Michael Clarke (Calabar) The decision is a retrograde one and I hope it is a move in the right direction. On the other hand, they could see it as a progressive step as they are thinking about the future for these athletes and they are thinking of the participation of more students at these Championships. Danny Hawthorne (Wolmer’s Boys’ School) From a health-wise perspective, I think this is a good decision as the principals are thinking about the protection of the athletes. This will not affect our team as we are in the building process and with this it will help in maximising the efforts of more students. David Riley (Excelsior High) The principals have made their decision and we just have to work with it. This will not affect my team adversely as we are always working on developing athletes, especially in hurdling. The timing could have been better but we will just have to proceed and do what we have to do by producing good athletes. John Mair (Vere Technical) The timing is bad to implement these changes in the middle of the season and will definitely affect my team especially in the sprints. If you can’t beat them you have to join them and I am not surprised with the decision as coaches have no say on what goes on and are not given any respect. Michael Dyke (Edwin Allen High) I think more time should have been given to sensitise the coaches. However, a decision has been made and we have to work with it. This will definitely help bigger teams like mine and it will also help with more participation and more athletes will be given a chance to compete. This is difficult for the smaller teams which usually have limited athletes to maximise with and I am hoping this decision will not affect the quality of performances going forward.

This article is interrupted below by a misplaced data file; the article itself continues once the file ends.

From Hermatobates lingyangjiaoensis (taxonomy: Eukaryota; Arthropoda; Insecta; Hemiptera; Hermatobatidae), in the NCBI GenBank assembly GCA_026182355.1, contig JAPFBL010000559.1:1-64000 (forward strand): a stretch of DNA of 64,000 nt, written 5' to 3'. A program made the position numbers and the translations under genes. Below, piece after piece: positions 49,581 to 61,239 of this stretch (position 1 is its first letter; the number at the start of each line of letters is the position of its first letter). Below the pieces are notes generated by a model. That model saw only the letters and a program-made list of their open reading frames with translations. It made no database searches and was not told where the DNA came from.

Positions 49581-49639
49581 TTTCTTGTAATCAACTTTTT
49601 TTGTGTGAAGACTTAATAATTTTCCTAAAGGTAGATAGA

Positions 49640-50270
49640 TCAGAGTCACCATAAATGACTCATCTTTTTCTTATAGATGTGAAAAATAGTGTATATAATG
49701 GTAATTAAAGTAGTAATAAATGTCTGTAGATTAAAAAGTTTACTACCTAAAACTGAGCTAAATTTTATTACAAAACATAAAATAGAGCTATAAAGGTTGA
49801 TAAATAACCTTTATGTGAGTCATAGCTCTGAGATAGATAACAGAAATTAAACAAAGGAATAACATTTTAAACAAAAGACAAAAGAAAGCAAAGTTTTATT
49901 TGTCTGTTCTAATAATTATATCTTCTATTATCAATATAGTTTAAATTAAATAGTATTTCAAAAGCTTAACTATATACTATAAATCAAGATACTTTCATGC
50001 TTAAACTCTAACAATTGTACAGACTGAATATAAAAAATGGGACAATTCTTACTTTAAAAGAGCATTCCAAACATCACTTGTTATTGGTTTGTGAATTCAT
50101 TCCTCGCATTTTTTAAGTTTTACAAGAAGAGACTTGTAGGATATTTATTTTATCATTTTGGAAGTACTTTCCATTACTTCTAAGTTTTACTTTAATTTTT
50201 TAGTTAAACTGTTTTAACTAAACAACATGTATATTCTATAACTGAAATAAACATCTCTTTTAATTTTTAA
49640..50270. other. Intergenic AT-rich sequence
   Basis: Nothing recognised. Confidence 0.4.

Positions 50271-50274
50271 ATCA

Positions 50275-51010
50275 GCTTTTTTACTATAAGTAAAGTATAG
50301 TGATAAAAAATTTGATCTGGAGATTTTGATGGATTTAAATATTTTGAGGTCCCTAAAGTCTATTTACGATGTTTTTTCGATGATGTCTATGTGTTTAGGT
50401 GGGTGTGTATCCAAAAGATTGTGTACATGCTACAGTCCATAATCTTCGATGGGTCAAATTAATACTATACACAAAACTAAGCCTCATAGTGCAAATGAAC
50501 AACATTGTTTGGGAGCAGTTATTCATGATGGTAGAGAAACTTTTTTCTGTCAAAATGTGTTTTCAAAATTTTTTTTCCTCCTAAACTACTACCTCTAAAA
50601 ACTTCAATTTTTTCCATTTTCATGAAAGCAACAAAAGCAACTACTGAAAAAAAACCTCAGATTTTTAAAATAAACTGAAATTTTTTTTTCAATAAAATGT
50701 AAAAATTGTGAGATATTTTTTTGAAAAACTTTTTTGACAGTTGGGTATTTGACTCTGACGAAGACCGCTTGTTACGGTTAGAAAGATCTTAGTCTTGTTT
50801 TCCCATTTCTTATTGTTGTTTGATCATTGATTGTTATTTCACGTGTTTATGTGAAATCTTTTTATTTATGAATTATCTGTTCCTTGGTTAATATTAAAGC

Via The Texas Tribune Police tape in front of Santa Fe High School in Santa Fe, Texas on May 20, 2018.In response to the Santa Fe school shooting that killed eight students and two teachers, Texas Gov. Greg Abbott said Monday that he’ll host a series of discussions at the Capitol this week on issues like arming teachers, school safety measures, mental health and bullying. From Tuesday through Thursday, Abbott, a Republican, will meet at the Capitol with shooting survivors, students, parents, teachers and advocates on both sides of the gun debate. Tuesday’s discussion will seek input from school administrators and law enforcement leaders on ways to improve school security.On Friday morning, during first period, 17-year-old Dimitrios Pagourtzis came into his high school and shot at students and staff with a shotgun and a .38-caliber revolver, both of which were owned legally by his father, according to authorities. Abbott and other Texas politicians traveled to the town southeast of Houston to offer their condolences and call for action.“We need to do more than just pray for the victims and their families,” Abbott said at a news conference outside of the high school Friday afternoon. “It’s time in Texas that we take action to step up and make sure this tragedy is never repeated ever again.”On Friday, Abbott mentioned relatively uncontroversial measures to existing gun laws: speeding up background checks, policies to keep guns away from those who “pose an immediate danger,” and more resources for school safety personnel and to address mental health issues tied to gun violence. He also proposed expanding a Lubbock program aimed at preventing at-risk students from committing violent acts that began in response to mass shootings in Aurora, Colo. and Newtown, Conn.At a separate press conference Friday, state Rep. Chris Turner of Grand Prairie, chairman of the House Democratic Caucus, said he welcomed a discussion with state leaders, but added that Texas should go further by passing universal background checks, require the reporting of stolen guns and begin a “safe gun storage campaign.” Share